Brentuximab Vedotin Granted FDA Breakthrough Therapy Designation in Front-Line Advanced Hodgkin Lymphoma

On October 2, Seattle Genetics, Inc, announced that the U.S. Food and Drug Administration (FDA) granted Breakthrough Therapy designation to brentuximab vedotin (Adcetris) in combination with chemotherapy for the front-line treatment of patients with advanced classical Hodgkin lymphoma. The positive topline results of the phase III ECHELON-1 clinical trial were announced in June 2017, and full data will be presented at the upcoming 2017 American Society of Hematology Annual Meeting.

Brentuximab vedotin is an antibody-drug conjugate (ADC) directed to CD30, a defining marker of classical Hodgkin lymphoma.

The FDA’s Breakthrough Therapy designation is intended to expedite the development and review of promising drug candidates for serious or life-threatening conditions. It is based on clinical evidence of substantial improvement over existing therapies on one or more clinically significant endpoints.

“The phase III ECHELON-1 study that supports the Breakthrough Therapy designation for brentuximab vedotin in combination with chemotherapy showed superior activity vs the standard-of-care chemotherapy regimen in the treatment of front-line advanced classical Hodgkin lymphoma patients,” said Clay Siegall, PhD, President and Chief Executive Officer of Seattle Genetics. “The decision by the FDA to grant this designation recognizes the need for new options that can change the care of people with newly diagnosed advanced Hodgkin lymphoma.”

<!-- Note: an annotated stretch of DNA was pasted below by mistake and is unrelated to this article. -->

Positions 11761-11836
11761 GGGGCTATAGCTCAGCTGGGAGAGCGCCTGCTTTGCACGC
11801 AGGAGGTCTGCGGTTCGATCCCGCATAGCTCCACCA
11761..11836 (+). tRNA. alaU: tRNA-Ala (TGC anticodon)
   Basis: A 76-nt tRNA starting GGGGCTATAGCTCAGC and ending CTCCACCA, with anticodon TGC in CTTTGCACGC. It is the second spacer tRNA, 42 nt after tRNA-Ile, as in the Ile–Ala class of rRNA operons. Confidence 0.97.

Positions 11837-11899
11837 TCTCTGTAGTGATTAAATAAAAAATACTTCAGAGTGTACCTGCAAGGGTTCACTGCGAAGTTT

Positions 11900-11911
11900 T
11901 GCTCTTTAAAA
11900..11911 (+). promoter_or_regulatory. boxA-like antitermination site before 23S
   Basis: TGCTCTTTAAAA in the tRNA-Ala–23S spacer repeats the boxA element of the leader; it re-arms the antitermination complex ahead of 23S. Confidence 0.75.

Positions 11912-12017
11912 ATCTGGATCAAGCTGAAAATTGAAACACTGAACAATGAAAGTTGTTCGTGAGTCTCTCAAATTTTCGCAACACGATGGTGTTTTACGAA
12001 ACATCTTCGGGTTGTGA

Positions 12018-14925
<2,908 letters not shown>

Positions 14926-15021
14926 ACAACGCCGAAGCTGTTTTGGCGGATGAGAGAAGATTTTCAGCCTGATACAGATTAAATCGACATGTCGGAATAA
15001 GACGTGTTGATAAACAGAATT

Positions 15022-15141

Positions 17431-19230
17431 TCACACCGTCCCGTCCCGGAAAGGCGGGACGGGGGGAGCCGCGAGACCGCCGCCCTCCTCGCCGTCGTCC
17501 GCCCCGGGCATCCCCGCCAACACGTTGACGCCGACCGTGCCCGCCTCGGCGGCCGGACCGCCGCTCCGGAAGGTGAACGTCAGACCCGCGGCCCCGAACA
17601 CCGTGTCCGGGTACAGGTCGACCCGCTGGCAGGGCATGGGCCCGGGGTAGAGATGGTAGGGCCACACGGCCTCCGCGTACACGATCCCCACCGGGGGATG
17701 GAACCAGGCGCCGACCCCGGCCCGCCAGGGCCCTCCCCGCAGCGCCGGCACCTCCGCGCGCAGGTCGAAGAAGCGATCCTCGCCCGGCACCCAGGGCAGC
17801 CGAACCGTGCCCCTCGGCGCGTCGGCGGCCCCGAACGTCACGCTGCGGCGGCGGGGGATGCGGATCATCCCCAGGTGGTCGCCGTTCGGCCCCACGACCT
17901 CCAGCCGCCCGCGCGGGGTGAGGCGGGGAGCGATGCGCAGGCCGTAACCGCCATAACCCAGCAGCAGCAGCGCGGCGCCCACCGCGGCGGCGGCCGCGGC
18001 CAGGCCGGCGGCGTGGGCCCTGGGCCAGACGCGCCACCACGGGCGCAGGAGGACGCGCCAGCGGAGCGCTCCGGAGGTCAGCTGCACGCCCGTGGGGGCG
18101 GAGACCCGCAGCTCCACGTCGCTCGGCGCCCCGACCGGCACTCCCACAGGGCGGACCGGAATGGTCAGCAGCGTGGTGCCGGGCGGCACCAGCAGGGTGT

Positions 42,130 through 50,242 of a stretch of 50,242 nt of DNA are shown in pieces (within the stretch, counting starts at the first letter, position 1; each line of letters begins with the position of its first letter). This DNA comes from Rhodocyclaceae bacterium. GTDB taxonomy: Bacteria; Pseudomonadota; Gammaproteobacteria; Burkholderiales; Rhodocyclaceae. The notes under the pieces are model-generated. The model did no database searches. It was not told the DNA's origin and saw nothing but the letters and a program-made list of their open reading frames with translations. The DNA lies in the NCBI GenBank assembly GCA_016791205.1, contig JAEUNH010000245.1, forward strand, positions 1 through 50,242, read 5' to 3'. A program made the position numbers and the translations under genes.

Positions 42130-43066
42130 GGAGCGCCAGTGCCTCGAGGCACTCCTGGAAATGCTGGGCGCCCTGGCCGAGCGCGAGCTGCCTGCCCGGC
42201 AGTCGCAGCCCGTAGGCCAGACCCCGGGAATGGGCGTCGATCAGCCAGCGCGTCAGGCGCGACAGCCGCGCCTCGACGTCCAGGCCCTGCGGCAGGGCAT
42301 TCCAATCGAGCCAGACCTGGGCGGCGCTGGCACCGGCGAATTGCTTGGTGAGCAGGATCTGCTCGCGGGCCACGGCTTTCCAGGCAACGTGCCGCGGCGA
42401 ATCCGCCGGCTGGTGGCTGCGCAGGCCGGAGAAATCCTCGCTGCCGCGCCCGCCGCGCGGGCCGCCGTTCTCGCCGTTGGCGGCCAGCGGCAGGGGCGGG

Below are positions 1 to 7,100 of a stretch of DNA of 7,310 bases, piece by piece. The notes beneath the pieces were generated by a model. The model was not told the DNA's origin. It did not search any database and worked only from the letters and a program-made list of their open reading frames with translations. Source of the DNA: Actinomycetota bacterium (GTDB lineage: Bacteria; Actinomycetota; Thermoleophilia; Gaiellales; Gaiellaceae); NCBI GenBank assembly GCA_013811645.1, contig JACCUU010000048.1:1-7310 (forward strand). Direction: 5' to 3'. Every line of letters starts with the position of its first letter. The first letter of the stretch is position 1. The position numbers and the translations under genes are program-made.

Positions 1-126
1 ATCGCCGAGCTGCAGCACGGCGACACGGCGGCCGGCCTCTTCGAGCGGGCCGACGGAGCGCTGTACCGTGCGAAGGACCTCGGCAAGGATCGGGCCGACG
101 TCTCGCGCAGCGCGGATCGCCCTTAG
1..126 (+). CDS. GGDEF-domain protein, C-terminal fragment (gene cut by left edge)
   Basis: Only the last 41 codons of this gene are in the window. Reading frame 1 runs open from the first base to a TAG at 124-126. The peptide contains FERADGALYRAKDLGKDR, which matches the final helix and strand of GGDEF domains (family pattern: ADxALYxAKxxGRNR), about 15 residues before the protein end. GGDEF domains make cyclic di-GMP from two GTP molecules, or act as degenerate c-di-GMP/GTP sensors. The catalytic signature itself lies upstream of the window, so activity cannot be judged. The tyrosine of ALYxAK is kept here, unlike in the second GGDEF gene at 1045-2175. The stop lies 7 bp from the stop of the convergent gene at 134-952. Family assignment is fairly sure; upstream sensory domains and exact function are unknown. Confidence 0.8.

The ECHELON-1 study evaluated a combination of brentuximab vedotin plus AVD (doxorubicin, vinblastine, dacarbazine) compared to a recognized standard-of-care chemotherapy regimen in previously untreated advanced classical Hodgkin lymphoma.

The study met its primary endpoint of a statistically significant improvement in modified progression-free survival of the brentuximab vedotin–containing regimen vs the control arm, as assessed by an Independent Review Facility (hazard ratio = 0.770; P = .035). The 2-year modified progression-free survival rate for patients in the brentuximab vedotin arm was 82.1%, compared to 77.2% in the control arm. Interim analysis of overall survival—the key secondary endpoint—also trended in favor of the brentuximab vedotin–plus-AVD arm. The safety profile of brentuximab vedotin plus AVD in the ECHELON-1 trial was consistent with that known for the single-agent components of the regimen.

The content in this post has not been reviewed by the American Society of Clinical Oncology, Inc. (ASCO®) and does not necessarily reflect the ideas and opinions of ASCO®.




By continuing to browse this site you permit us and our partners to place identification cookies on your browser and agree to our use of cookies to identify you for marketing. Read our Privacy Policy to learn more.